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Kansas post honors two war heroes

American Legion Frontenac (Kan.) Post 43 used the stories of two American war heroes to commemorate Memorial Day during two weekend events that drew hundreds of veterans and civilians.

Chester Nez, the only surviving member of the original 29 Navajo Code Talkers, appeared at both events in Pittsburg, Kan. Accompanying Nez were his grandson, Latham, and Judith Avila, the co-author of his book, “Code Talker.”

“I am very proud to have had the chance to serve our country,” Nez, 93, told the crowd gathered at Pittsburg High School during the first day of the weekend’s events. “I would also like to thank all the veterans who are out there.”

During both events, Avila gave a presentation about Nez and the 28 other original Navajo Code Talkers who developed a secret code that helped the United States win the war in the Pacific. In 2001, Nez and the other four living Code Talkers met President George W. Bush and received the Congressional Gold Medals for their service. While each of the Code Talkers shook the president’s hand, Nez also saluted Bush. “He was the commander in chief, and that’s what you do,” Nez said.

The Frontenac post has worked for two years with Avila and the Nez family to plan the appearance, said Post 43 Commander Don Morey. The Pritchett Trust helped fund the event.

“It’s a very satisfying, rewarding thing (to have Chester Nez) here,” Morey said. “I’m very happy that we were able to do this. There is so much interest in the community for this story. World War II was 70 years ago and a lot of people have no idea of what went on. This was an opportunity to do that. To see Mr. Nez here is a very unique opportunity.”

At the Memorial Day service, Rev. Adam Keiter talked about another hero — Medal of Honor recipient Emil Kapaun, a Kansas native.

Kapaun was a Roman Catholic priest and Army chaplain who was captured during the Korean War. He put others’ needs before his, even in captivity, tending to the other POWs, risking his life to steal food for them and handling chores — like cleaning the latrines — that no one wanted to do.

“Father Kapaun serves as a great reminder of the American ideal that we should pursue in our own way: selfless service to another,” Keiter said.

Post 43 has a history of honoring veterans in its community. In fact, it helped realize the vision of retired Army Brig. Gen. James AuBuchon, who created and developed the Veterans Memorial Amphitheatre, located on the Pittsburg State University campus. “The Frontenac Legion led the way in terms of all the Legion and VFW posts in the area on terms of making a donation to the project,” he said.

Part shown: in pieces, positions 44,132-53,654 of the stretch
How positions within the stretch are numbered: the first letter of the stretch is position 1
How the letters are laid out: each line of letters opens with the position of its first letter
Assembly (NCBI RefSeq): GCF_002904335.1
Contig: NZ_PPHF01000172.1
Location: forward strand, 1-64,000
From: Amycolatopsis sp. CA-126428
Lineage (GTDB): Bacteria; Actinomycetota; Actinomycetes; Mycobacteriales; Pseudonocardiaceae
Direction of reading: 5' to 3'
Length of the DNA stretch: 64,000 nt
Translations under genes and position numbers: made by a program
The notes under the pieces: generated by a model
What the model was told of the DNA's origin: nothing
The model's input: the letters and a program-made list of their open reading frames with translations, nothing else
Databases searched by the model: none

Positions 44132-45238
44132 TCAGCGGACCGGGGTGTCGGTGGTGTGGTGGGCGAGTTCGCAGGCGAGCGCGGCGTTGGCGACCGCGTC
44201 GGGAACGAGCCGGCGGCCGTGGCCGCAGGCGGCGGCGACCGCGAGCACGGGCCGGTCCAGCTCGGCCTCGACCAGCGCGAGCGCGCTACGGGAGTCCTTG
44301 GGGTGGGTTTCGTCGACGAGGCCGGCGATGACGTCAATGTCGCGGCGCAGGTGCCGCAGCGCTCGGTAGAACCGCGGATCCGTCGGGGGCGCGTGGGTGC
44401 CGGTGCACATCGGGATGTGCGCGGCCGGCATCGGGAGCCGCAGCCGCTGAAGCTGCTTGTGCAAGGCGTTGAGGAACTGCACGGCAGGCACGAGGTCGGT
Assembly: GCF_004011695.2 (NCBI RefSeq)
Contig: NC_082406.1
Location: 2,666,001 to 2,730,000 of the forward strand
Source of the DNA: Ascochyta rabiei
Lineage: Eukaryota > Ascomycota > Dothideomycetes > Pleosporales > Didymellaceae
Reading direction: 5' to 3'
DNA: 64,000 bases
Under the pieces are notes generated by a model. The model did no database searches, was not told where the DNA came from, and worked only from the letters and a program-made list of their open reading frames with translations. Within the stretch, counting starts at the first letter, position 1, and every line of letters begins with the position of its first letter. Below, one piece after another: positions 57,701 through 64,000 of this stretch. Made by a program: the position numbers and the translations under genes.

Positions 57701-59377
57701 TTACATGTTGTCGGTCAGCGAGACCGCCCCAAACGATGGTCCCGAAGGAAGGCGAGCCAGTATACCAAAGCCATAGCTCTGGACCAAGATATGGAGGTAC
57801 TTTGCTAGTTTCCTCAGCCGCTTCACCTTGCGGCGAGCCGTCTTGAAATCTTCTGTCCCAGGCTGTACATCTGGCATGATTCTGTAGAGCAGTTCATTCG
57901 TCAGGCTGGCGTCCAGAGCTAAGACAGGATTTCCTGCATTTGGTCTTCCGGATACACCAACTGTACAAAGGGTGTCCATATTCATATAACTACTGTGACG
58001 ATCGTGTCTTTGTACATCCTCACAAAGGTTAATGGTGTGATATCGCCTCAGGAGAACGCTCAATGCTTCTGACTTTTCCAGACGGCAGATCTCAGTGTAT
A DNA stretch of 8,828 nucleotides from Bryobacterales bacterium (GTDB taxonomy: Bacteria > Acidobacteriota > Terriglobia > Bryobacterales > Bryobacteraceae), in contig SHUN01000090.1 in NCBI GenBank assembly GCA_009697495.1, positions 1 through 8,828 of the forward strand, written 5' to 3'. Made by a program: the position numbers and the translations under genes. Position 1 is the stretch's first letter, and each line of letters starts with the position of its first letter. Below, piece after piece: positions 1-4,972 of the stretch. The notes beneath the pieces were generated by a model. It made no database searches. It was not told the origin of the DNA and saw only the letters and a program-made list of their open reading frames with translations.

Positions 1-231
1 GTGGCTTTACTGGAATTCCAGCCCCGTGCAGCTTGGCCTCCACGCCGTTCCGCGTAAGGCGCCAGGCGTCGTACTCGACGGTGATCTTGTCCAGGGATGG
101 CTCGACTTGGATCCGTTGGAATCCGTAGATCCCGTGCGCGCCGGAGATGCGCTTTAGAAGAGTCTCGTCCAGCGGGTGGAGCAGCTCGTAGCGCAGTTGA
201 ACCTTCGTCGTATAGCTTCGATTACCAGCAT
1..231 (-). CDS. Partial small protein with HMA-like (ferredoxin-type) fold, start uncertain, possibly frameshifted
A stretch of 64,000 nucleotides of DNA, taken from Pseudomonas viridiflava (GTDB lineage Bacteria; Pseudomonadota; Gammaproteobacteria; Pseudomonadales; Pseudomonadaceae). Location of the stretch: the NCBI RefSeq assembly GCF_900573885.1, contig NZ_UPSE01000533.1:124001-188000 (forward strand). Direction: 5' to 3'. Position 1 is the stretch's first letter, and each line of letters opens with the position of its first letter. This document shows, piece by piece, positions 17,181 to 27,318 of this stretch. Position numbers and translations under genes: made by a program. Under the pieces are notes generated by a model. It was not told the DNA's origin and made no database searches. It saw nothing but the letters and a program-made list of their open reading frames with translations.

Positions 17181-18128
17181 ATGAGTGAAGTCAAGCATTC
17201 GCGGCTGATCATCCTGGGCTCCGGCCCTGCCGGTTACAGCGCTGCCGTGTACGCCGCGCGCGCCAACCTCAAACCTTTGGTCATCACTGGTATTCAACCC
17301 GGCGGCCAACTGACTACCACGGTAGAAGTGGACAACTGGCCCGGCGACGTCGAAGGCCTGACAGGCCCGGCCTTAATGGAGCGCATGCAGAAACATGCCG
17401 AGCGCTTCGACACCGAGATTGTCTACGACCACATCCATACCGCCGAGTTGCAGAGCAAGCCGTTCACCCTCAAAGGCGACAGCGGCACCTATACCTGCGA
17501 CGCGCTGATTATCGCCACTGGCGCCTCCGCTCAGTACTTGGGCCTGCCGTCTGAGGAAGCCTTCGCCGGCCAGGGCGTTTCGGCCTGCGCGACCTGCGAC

The $1.3 million memorial features a half-scale version of the Vietnam Memorial Wall, reflecting pool, 250-seat amphitheater and Walk of Honor plaza with more than 2,600 engraved memorial pavers. At the Memorial Day event, Morey announced the post added two pavers to the memorial, honoring Nez and Kapaun.

In addition to veterans, the nearby ROTC, other adults and university students regularly visit the amphitheater to pause and reflect.

That was AuBuchon’s goal for the project, which he oversaw when he was vice president for university development at Pittsburg State. “The memorial is exactly what I had in mind from the beginning,” said AuBuchon, a member of Legion Post 64. “At the front, life goes on. The noise from the street traffic; the train that goes by periodically. Then you go into the memorial, which is dug low, to a place that is solemn, serene, reflective and more quiet. It’s the place to be. That was the intent of the design of the project, and I think we have achieved that.”

The amphitheater was supposed to be the site of the Memorial Day ceremony until a torrential downpour forced the commemoration ceremony inside.

“I don’t mind the rain because it’s all the tears from our fallen soldiers,” said Michael Chapman, who attended the event.

 Editor's note: This was the last interview given by Chester Nez. Mr. Nez died May 26, 10 days after this interview.

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